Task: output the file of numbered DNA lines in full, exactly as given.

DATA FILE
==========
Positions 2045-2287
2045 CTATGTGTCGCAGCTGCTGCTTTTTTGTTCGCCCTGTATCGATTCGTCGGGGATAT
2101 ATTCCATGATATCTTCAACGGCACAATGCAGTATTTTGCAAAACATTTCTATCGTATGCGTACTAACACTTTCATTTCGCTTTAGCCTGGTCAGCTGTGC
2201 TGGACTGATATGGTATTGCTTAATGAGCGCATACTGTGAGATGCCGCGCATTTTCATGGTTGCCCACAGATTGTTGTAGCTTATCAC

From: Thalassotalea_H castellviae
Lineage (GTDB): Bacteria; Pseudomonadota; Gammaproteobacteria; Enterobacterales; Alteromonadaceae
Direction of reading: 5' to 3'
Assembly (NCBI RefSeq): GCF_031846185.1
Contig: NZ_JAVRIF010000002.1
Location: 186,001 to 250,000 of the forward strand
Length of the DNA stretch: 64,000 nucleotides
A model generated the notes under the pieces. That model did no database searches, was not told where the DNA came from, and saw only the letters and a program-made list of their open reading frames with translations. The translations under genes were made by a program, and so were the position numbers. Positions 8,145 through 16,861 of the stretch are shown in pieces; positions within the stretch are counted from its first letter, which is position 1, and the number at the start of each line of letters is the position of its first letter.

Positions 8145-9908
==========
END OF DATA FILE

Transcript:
Positions 2045-2287
2045 CTATGTGTCGCAGCTGCTGCTTTTTTGTTCGCCCTGTATCGATTCGTCGGGGATAT
2101 ATTCCATGATATCTTCAACGGCACAATGCAGTATTTTGCAAAACATTTCTATCGTATGCGTACTAACACTTTCATTTCGCTTTAGCCTGGTCAGCTGTGC
2201 TGGACTGATATGGTATTGCTTAATGAGCGCATACTGTGAGATGCCGCGCATTTTCATGGTTGCCCACAGATTGTTGTAGCTTATCAC

From: Thalassotalea_H castellviae
Lineage (GTDB): Bacteria; Pseudomonadota; Gammaproteobacteria; Enterobacterales; Alteromonadaceae
Direction of reading: 5' to 3'
Assembly (NCBI RefSeq): GCF_031846185.1
Contig: NZ_JAVRIF010000002.1
Location: 186,001 to 250,000 of the forward strand
Length of the DNA stretch: 64,000 nucleotides
A model generated the notes under the pieces. That model did no database searches, was not told where the DNA came from, and saw only the letters and a program-made list of their open reading frames with translations. The translations under genes were made by a program, and so were the position numbers. Positions 8,145 through 16,861 of the stretch are shown in pieces; positions within the stretch are counted from its first letter, which is position 1, and the number at the start of each line of letters is the position of its first letter.

Positions 8145-9908